1. It feels weird to keep stuff on your mind
Capturing what has your attention is a key practice with GTD. Getting better at GTD means you are capturing what’s on your mind when it shows up, moment-by-moment and keeping something ON your mind, well, it just feels weird.
2. You empty your inboxes regularly
No getting around this one. If your inboxes aren’t processed to zero on a regular basis (at least weekly in your Reviews), you won’t fully trust your priority decisions, because of the unknown factor of what’s lurking in any unprocessed stacks.
3. You don’t fight the Weekly Review
The Weekly Review is the glue that keeps GTD together. Getting better at GTD means you willingly create the space and time in your life to get clear, current, and creative and no longer make excuses that you don’t have time for it.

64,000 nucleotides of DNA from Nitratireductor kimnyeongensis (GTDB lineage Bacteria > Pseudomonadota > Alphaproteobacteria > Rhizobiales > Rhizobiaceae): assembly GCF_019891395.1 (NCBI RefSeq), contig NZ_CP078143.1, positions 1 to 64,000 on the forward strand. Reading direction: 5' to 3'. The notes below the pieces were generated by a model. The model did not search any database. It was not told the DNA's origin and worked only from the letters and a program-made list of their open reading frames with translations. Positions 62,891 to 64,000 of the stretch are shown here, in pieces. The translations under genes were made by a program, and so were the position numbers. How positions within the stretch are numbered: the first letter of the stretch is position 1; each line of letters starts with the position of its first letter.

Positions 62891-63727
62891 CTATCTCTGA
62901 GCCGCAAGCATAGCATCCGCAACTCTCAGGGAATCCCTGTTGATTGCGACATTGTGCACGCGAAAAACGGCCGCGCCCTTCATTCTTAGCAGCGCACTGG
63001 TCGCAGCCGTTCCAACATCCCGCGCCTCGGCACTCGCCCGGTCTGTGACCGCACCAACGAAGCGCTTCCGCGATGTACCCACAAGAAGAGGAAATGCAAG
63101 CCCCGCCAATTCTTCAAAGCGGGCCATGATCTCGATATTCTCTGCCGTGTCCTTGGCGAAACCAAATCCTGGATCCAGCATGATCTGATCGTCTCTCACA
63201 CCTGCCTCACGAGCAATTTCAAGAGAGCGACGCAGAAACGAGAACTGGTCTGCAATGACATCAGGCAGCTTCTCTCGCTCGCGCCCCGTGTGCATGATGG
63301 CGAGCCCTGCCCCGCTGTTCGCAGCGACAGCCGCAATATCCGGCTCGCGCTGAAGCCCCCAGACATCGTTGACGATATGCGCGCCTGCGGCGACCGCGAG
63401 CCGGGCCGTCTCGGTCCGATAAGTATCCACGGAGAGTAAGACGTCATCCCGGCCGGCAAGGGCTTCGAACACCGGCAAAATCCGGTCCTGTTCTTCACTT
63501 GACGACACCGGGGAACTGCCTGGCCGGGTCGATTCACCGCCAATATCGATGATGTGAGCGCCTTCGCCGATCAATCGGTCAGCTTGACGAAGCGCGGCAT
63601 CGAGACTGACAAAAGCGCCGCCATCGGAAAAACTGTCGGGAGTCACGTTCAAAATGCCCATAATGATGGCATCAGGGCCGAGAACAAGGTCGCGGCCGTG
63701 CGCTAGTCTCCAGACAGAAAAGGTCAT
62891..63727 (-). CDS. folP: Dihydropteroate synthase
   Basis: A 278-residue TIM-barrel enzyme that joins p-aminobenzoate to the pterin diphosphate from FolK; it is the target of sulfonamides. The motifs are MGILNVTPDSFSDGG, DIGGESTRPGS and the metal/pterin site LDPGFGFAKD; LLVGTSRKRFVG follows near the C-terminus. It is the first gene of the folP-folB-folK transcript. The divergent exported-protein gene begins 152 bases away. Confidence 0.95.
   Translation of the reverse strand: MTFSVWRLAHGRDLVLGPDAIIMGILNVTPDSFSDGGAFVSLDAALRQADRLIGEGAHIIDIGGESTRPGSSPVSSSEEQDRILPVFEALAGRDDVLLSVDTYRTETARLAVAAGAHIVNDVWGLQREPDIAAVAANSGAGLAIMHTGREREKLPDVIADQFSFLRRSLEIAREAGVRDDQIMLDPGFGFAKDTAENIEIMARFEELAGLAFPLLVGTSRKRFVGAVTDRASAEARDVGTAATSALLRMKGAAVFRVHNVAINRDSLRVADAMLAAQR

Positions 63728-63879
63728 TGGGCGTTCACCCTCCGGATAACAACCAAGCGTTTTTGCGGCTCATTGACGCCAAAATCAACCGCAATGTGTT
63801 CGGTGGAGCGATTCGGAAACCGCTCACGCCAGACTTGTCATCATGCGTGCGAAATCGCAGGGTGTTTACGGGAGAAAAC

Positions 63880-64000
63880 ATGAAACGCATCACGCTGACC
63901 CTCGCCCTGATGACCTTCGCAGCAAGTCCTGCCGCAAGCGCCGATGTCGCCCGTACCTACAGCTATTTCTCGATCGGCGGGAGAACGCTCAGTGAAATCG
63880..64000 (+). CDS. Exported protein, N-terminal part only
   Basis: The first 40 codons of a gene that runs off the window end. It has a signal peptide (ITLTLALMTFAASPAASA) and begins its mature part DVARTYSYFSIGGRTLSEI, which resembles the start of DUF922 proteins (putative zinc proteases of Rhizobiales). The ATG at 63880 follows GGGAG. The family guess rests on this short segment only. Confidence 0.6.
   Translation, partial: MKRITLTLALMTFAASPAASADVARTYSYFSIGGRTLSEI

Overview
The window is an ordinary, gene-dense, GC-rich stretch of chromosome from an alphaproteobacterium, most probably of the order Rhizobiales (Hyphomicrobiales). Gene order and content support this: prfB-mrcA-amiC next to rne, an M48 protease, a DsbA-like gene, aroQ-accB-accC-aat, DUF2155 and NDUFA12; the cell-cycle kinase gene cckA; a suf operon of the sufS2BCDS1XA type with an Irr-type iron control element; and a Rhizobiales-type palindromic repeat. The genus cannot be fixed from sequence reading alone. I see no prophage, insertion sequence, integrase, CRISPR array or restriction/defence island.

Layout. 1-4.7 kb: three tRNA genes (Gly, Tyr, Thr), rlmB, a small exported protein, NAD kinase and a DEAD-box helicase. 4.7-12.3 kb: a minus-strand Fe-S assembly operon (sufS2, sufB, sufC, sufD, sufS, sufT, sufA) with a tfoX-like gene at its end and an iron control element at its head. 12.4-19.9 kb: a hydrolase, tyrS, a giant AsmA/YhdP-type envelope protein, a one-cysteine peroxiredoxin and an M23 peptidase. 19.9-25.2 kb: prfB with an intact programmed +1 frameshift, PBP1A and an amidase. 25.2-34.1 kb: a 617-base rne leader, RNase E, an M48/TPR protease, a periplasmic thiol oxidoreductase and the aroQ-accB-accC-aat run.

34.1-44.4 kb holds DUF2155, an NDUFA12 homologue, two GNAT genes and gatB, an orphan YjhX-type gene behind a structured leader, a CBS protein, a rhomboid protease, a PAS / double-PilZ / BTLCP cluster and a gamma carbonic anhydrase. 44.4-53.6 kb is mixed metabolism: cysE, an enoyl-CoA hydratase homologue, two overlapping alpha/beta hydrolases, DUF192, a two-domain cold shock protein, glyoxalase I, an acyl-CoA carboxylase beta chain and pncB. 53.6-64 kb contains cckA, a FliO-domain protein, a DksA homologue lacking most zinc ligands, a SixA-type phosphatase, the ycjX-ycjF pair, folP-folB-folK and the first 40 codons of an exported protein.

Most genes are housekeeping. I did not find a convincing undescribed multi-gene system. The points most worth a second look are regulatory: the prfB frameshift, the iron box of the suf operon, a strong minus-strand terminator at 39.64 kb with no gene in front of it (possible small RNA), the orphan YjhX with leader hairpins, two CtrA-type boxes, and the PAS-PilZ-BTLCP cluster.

4. You feel good about what you’re not doing
This one is big, but can be subtle at the same time. GTD is as much as about feeling good about what you’re choosing to do, as it is feeling good about what you are choosing NOT to do. The latter comes from having a complete and current inventory of projects and actions so you know what’s not getting done when you are getting other things done.
5. You naturally start projects asking, “What’s the purpose?”
Projects don’t always arrive in neat packages. And, the purpose you see may not be the purpose others see. Getting better at GTD means you clarify the purpose on the front-end of projects, to make sure you and any others on the project are aligned to the “why?”.
How are you doing on these? Any areas of improvements?
–by Coach Kelly Forrister